Im interested in Pre-Reformation.Big Smile

I'm interested in the full Aquinas & Augustine in Latin.  Big Smile

“To love means loving the unlovable.  To forgive means pardoning the unpardonable.  Faith means believing the unbelievable.  Hope means hoping when everything seems hopeless.” ~Chesterton

Posts 670
Sleiman | Forum Activity | Replied: Thu, Sep 20 2012 11:42 AM

Mr. Micawber:

Mr. Micawber:

There are so many sites that have the complete texts - which are in public domain, I assume.  Why go through a publisher? 

...such as:  http://www.corpusthomisticum.org

 

Mr. Micawber:
I'm interested in the full Aquinas & Augustine in Latin.

You probably already know about http://www.documentacatholicaomnia.eu/ ?

Posts 27
Andrew Jones | Forum Activity | Replied: Thu, Sep 20 2012 11:51 AM

The digital versions of public domain texts are not themselves in the public domain. So, for example, the texts on corpusthomisticum.org are copyrighted by them. The complete works of Thomas Aquinas would be great and it is on my list of projects-- but I'm afraid even public domain projects are more complicated than they might seem.

Posts 466
Butters | Forum Activity | Replied: Thu, Sep 20 2012 12:15 PM

Sleiman:

Mr. Micawber:

Mr. Micawber:

There are so many sites that have the complete texts - which are in public domain, I assume.  Why go through a publisher? 

...such as:  http://www.corpusthomisticum.org

 

Mr. Micawber:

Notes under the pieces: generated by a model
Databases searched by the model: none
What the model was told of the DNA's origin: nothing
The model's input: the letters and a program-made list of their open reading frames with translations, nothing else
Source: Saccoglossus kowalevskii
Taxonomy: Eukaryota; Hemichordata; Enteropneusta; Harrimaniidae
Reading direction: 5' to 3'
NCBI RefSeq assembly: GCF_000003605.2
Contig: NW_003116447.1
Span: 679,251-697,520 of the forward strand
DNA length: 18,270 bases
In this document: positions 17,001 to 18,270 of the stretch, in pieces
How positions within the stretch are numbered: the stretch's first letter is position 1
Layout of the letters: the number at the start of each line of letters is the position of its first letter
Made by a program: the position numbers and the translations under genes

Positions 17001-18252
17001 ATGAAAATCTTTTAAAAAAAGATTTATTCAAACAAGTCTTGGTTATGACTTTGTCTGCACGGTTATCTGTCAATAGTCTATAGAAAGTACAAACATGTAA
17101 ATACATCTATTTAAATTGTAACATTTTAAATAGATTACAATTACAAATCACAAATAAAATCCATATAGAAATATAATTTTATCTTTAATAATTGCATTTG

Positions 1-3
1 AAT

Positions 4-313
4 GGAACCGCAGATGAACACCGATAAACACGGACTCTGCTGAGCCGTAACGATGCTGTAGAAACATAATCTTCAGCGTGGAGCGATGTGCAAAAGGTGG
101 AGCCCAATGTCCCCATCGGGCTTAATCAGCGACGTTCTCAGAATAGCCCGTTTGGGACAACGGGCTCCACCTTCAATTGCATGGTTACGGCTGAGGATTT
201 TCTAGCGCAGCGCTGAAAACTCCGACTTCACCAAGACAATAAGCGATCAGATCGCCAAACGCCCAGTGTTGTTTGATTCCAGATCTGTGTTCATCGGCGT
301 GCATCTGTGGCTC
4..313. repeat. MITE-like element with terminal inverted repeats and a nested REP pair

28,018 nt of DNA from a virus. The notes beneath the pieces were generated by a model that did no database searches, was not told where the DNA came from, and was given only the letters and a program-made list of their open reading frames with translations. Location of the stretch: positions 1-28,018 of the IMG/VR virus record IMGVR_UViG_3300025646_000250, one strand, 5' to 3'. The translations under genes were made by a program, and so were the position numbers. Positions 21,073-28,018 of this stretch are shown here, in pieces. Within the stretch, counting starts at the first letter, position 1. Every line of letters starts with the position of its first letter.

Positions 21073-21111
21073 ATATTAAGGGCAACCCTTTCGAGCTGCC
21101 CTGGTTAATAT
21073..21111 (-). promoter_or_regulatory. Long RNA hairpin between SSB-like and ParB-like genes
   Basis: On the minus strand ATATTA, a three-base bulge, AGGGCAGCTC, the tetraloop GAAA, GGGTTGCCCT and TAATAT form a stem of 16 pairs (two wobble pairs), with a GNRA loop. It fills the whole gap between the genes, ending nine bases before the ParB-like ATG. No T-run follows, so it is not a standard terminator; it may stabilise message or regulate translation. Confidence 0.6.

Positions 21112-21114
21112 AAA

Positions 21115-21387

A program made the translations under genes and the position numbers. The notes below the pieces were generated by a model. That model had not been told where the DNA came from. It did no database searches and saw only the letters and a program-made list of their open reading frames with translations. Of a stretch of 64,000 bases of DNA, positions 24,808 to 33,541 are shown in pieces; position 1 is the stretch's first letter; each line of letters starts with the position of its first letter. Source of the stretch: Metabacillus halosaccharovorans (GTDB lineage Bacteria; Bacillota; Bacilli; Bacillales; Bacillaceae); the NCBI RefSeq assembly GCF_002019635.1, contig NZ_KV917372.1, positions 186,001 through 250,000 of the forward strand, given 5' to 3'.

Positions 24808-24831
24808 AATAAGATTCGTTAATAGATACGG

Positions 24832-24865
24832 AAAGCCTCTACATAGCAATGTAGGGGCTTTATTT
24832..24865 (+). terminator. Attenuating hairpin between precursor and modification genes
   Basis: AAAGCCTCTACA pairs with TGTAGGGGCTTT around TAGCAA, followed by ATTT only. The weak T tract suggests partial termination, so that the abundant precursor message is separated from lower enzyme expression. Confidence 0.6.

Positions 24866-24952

I'm interested in the full Aquinas & Augustine in Latin.

You probably already know about http://www.documentacatholicaomnia.eu/ ?

Yes, thanks!

“To love means loving the unlovable.  To forgive means pardoning the unpardonable.  Faith means believing the unbelievable.  Hope means hoping when everything seems hopeless.” ~Chesterton

Posts 466
Butters | Forum Activity | Replied: Thu, Sep 20 2012 12:16 PM

Andrew Jones:

The digital versions of public domain texts are not themselves in the public domain. So, for example, the texts on corpusthomisticum.org are copyrighted by them. The complete works of Thomas Aquinas would be great and it is on my list of projects-- but I'm afraid even public domain projects are more complicated than they might seem.

Thanks Andrew, I had no idea.  I suppose it does make sense though.  :)

“To love means loving the unlovable.  To forgive means pardoning the unpardonable.  Faith means believing the unbelievable.  Hope means hoping when everything seems hopeless.” ~Chesterton